Bosnia’s international administrator told N1 on Wednesday he will make use of the special powers that enable him to sanction politicians who breach their obligations “when the moment is right” and that there was a shift in the international community's position regarding the events in the country.
The High Representative who was named to oversee the civilian implementation of the 1995 Dayton Peace Agreement (DPA) which ended Bosnia’s war, Austrian diplomat Valentin Inzko, responded to criticism over refraining from using ‘the Bonn powers’ against Bosnian Serb leader Milorad Dodik.
Dodik, who is currently the Chairman of the tripartite Presidency, spoke at an event organised to honour the now-defunct Army of Republika Srpska (RS) and the Third Infantry Regiment in the northwestern city of Banja Luka on Sunday. In his speech, he urged the Regiment, which is formally part of Bosnia’s Armed Forces, to wear the uniforms of the Army of the RS at the ceremony next year.
The Army of Republika Srpska is the wartime army of the Serb-dominated part of the country which fought against Bosniak and Croat forces. It disappeared when Bosnia’s leaders decided to melt all armed forces in Bosnia into one in 2005.
The Croat member of the Presidency, Zeljko Komsic, sued Dodik over his statement on the uniforms on Wednesday for trying to incite a rebellion within the Armed Forces.
The so-called ‘Bonn powers’ enable Inzko to impose or annul laws and fire public officials as high as presidents who violate the Peace Agreement, which also contains Bosnia’s Constitution.
Inzko said that “the Bonn powers weren't mentioned for years” until a recent meeting of the Peace Implementation Council's (PIC) Steering Board where “it was talked about more than ever.” He added that this means “something has changed in Bosnia.”
PIC is an international body composed of representatives from countries which oversee the implementation of the DPA and support the peace process in the country.
Inzko said that when he presented his latest report on Bosnia and Herzegovina to the UN Security Council, he garnered more support for his powers than ever before.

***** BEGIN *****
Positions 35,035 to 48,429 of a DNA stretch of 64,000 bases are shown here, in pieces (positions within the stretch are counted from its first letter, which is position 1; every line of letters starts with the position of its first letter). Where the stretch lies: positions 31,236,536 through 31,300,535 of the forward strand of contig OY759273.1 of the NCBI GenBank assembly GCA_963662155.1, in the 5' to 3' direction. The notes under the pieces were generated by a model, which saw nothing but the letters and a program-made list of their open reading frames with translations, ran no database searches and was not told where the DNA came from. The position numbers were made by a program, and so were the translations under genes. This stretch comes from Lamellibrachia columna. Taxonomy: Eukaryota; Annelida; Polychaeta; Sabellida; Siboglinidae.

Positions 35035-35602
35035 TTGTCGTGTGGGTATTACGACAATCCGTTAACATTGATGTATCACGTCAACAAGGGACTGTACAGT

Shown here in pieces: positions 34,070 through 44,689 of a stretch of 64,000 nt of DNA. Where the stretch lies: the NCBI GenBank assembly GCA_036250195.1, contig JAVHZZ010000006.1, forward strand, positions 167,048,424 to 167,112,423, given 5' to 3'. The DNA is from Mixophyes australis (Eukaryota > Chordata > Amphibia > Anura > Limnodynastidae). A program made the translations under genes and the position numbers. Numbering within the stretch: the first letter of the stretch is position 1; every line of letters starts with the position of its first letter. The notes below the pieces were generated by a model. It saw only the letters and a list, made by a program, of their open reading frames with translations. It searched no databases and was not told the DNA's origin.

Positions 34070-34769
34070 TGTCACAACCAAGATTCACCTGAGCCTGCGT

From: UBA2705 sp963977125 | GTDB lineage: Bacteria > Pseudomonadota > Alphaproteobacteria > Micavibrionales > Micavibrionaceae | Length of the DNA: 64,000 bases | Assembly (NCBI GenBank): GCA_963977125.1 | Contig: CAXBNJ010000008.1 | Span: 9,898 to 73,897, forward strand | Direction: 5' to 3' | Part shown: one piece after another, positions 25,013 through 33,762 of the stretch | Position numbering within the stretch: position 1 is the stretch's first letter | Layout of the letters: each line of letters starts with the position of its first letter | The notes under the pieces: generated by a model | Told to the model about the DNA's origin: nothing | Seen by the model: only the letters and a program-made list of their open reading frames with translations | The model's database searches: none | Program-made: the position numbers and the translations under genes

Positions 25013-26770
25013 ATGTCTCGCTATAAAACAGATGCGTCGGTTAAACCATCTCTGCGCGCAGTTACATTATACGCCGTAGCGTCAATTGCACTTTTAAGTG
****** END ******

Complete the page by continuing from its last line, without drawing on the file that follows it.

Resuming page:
“Four (UN Security Council) members spoke about the Bonn powers. In ten years it was the first time that such a debate took place,” he said.
“There have been some misunderstandings. The Bonn powers were always there, but they were only activated in 1997 when (the international community) realised that (the former High Representative) Carl Bildt was unable to work faster,” he pointed out, adding that he “will not use the powers today.”
“We will see what the day tomorrow will bring,” he said.
The High Representative explained that the international community would first wait for local authorities – courts and prosecutors – to react before considering further steps.
“The people saying that Inzko should make a move never went to the Constitutional Court or the Prosecution. Instead, they're immediately calling for Inzko to react. They should first exhaust all the domestic resources, and then come to me,” he told N1's Zvonko Komsic.
When asked how much longer he will scold Dodik, Inzko said: “until he crosses the line.”
“He might have crossed it already in some ways, but I'm in close contact with the PIC which has 12 members, and it's not that easy to reach a consensus among them,” he said.
N1’s Komsic pointed out that Dodik said many times before that he was not afraid of Inzko or the Bonn powers, to which the High Representative responded: “If he's not afraid, why is he mentioning them?”
“I think Dodik is playing with fire,” Inzko said referring to the Bosnian Serb leader’s recent moves and decisions of the parliament of the Republika Srpska where Dodik’s nationalist Alliance of Independent Social Democrats (SNSD) has the majority.
The RS National Assembly (parliament) recently adopted decisions to buy 2,500 additional rifles to arm their entity police and a draft law establishing an auxiliary police unit that would consist of some 1,000 members.